By DAN MACINTOSH
The term “simple” too often gets a bad rap. Saying someone is simple, for example, is one relatively polite way of suggesting another person is mentally challenged. Similarly, there are those among us that despise what they call simple music. These same people mostly listen to progressive rock and math rock. In other words, complicated sounds. Some of this “sophisticated” music will give you ankle cramps if you ever attempt to tap your feet to it (Please don’t try this at home).
Simply put, exploring these ‘enlightened’ sounds can be dangerous. One assumes many of these same progressive/math rock aficionados most certainly dislike The Black Keys. The group’s very name alone is reductionist, focusing on only 36 of a piano’s 88 keys. However, The Black Keys create relatively simply music, and this is a compliment, progressives be damned!
Let’s be clear, though, Let’s Rock – although not annoyingly complex — is still more complicated than The Black Keys earliest sounds, which were built around little more than Patrick Carney’s drumming and Dan Auerbach’s guitar work. “Tell Me Lies,” for instance, shares a song title as well as a few aural elements with the group Fleetwood Mac, a band that’s given the world some of the most densely layered and wonderfully intricate adult pop music.
“Lo/Hi” is more representative of what we’ve come to expect from The Black Keys. It’s built around a guitar riff Auerbach partially borrowed from Norman Greenbaum’s “Spirit in the Sky,” and embellishes this basic groove rock song with a weedy electric guitar solo and gospel-choir-ly backing vocals. There are no especially jazz-influenced guitar chords, or sudden changes in key or tempo within earshot. Instead, it’s like a big old rumbling truck that, that once it gets rolling, nobody can (or wants to) stop it.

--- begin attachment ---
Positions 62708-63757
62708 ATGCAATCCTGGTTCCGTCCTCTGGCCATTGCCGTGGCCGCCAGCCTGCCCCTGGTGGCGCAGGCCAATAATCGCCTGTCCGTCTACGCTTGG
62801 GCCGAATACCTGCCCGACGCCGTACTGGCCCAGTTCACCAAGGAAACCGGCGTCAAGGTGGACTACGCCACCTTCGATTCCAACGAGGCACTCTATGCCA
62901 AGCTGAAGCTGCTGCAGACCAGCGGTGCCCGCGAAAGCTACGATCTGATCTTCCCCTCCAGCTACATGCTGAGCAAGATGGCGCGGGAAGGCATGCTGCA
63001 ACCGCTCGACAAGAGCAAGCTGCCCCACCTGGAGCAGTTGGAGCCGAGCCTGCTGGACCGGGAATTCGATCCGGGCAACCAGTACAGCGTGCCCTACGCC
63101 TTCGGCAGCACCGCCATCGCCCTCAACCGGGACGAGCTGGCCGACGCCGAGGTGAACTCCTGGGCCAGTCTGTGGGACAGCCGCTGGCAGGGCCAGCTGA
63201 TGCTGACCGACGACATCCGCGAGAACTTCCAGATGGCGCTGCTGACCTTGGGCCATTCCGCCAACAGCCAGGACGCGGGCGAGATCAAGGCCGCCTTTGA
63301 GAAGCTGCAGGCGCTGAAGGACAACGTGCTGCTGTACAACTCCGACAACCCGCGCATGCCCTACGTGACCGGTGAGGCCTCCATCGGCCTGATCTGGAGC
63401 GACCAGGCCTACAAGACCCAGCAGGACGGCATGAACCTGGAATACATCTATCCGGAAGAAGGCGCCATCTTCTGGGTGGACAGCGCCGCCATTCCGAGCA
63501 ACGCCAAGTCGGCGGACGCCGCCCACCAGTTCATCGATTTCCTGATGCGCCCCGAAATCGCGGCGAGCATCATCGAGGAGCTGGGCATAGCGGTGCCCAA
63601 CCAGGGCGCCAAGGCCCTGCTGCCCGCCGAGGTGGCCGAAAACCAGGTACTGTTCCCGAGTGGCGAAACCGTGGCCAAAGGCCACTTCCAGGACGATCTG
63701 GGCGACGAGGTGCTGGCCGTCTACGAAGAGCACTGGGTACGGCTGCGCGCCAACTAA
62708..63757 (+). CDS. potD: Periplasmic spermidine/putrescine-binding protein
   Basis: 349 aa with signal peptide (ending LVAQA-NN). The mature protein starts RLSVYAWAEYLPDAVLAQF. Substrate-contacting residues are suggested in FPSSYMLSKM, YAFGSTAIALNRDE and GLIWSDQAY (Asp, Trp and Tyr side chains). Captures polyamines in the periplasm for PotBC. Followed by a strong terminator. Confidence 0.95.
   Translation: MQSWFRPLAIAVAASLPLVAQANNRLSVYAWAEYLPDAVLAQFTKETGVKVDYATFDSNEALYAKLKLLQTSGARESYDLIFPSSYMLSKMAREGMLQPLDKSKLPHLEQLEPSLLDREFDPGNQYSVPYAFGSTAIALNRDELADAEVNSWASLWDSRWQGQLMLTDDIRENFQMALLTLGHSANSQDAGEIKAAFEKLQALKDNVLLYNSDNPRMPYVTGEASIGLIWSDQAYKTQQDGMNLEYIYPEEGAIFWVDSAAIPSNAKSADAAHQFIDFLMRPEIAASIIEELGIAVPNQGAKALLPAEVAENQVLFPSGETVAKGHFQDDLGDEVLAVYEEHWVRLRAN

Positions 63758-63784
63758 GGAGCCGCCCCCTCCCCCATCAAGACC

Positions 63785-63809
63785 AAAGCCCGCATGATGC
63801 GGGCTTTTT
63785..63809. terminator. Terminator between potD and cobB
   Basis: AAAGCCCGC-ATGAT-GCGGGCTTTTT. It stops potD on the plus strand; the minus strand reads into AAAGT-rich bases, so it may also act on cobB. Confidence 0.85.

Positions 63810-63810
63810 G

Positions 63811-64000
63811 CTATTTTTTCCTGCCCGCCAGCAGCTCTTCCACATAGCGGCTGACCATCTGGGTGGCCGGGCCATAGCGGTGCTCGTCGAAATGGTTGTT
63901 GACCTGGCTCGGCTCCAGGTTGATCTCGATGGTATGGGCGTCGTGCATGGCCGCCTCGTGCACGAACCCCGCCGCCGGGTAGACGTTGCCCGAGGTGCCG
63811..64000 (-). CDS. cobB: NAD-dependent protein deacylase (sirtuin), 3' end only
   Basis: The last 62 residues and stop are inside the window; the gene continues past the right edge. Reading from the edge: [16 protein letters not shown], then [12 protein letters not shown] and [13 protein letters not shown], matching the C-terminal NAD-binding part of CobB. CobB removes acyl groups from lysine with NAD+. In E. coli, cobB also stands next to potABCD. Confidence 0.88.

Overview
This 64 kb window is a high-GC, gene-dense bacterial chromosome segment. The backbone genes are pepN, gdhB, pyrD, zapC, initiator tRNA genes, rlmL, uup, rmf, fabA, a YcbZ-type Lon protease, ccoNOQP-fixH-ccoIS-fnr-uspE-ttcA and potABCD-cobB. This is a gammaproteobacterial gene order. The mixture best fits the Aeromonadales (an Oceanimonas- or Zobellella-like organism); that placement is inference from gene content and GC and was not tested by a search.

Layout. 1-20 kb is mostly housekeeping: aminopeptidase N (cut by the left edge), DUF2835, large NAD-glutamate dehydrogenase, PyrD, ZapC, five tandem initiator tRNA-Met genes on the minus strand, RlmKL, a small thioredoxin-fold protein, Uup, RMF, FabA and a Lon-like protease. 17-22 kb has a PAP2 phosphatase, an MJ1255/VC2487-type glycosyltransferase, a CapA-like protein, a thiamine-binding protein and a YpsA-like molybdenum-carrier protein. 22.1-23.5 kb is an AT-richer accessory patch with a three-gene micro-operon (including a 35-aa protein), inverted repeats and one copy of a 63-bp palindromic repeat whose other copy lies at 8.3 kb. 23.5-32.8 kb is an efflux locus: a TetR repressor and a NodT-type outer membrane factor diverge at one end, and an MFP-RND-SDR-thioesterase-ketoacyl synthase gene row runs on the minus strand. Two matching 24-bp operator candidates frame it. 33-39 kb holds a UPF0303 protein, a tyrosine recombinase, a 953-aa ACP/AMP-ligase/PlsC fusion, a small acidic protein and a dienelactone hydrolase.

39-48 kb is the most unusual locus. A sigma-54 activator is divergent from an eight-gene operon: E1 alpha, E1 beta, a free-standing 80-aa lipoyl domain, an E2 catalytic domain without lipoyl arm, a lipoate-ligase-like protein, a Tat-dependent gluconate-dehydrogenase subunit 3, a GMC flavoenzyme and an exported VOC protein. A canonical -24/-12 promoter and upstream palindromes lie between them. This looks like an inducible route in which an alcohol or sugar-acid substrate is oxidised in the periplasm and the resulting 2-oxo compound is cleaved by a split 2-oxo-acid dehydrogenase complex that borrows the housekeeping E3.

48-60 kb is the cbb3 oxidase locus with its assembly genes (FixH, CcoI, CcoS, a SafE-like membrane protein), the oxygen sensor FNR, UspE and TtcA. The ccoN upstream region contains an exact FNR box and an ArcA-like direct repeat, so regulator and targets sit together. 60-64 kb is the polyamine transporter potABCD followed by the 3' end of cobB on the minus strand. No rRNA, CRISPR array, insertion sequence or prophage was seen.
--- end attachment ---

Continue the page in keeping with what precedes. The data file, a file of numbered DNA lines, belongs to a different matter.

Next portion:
There is also some mellow beauty running through Let’s Rock. “Walk Across The Water,” for instance, is as easygoing as a lazy Saturday afternoon. Its words of devotion also saturate the track in natural sweetness. The video for “Sit Around And Miss You” finds the duo dancing about like two aging 70s hippies. The visual fits because this song has a distinctly soft rock, Stealer’s Wheel (“Stuck in the Middle with You”) overall lightness.
Whether mellowing out or riff-rocking (as with “Under The Gun”), The Black Keys make its motto of ‘let’s rock’ sound easy and natural. Eschewing the urge to create beats and rhymes – which is the pop music chart formula — The Black Keys create rock n roll that sounds organic and obvious – in the best sense of these terms. If somebody yells, “Let’s rock!” and you need to think about it for more than a minute, you’re just not doing it right. The Black Keys rock out nicely and seemingly spontaneously, as though they were born for it.